King Eric and the Outlaws, Vol. 1
Bernhard Severin Ingemann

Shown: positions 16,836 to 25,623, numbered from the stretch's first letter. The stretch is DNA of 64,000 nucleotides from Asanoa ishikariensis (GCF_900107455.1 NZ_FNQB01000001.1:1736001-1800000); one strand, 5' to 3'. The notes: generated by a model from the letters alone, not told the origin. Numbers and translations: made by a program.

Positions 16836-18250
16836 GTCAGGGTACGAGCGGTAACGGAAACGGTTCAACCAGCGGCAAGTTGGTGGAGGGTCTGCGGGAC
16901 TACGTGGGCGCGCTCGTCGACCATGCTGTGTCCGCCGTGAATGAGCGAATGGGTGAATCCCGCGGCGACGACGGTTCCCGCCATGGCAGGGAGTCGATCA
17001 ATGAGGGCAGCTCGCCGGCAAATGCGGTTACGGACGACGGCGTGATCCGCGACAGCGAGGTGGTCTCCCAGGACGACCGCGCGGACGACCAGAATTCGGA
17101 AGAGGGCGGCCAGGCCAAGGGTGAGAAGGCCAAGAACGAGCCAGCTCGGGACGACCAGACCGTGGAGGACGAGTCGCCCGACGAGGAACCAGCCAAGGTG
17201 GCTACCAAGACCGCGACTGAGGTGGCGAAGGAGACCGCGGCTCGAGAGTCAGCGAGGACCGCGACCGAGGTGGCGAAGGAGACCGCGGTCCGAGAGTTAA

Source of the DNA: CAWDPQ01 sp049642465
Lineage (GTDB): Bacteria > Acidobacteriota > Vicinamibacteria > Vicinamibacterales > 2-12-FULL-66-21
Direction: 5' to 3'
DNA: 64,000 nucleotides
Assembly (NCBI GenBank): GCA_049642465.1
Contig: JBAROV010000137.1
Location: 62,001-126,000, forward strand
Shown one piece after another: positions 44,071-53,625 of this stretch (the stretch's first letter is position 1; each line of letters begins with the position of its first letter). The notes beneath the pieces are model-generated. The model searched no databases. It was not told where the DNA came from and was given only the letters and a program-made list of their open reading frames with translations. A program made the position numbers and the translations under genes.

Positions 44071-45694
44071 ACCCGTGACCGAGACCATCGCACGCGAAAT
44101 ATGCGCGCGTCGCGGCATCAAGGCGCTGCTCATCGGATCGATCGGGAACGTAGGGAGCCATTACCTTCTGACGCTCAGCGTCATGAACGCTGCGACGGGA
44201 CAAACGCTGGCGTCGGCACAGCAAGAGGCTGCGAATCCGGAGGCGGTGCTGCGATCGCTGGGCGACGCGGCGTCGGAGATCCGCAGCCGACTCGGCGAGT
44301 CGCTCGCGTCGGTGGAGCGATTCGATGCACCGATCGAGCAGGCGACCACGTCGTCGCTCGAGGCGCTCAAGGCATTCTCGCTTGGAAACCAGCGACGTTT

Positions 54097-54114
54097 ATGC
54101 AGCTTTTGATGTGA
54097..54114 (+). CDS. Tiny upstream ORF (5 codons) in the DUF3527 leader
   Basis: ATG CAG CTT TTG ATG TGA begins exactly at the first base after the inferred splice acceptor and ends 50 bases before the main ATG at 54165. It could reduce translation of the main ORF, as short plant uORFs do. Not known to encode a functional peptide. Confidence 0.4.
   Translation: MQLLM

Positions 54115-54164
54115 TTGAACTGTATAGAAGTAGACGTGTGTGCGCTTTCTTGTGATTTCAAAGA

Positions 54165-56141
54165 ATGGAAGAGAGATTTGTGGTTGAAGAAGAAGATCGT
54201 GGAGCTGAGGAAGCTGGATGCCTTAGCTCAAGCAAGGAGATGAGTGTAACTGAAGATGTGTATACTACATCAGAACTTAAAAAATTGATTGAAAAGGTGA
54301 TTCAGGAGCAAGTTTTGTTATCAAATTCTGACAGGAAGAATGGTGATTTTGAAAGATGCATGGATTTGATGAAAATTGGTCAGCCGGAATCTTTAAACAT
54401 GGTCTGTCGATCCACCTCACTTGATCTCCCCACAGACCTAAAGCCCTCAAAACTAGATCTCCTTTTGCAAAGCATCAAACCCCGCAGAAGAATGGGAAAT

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On the north-eastern coast of Zealand, about two miles from Gilleleié, is situate the village of Sjöberg, where the spade and the ploughshare occasionally strike against the foundations of ancient buildings, and traces yet remain of the paved streets of towns, the names of which are no longer known, and over which the corn now grows or the cattle graze. Towards the close of the thirteenth century there was still standing a small town, built on the ruins of the ancient Sjöberg. On a hill, surrounded by the water-reeds of the now nearly dried-up lake, fragments of walls of hewn free-stone lie buried in the earth, and mark the site of the strong and well fortified castle, which in the thirteenth and fourteenth centuries served as a place of confinement for state prisoners of importance. The spot on which the castle stood was then entirely surrounded by the lake, which thus formed a natural fastness, rendering artificial moats superfluous. The castle was surrounded by ramparts. It was built of massive free-stone, and had a strong square tower, in which the most dangerous state prisoners were confined.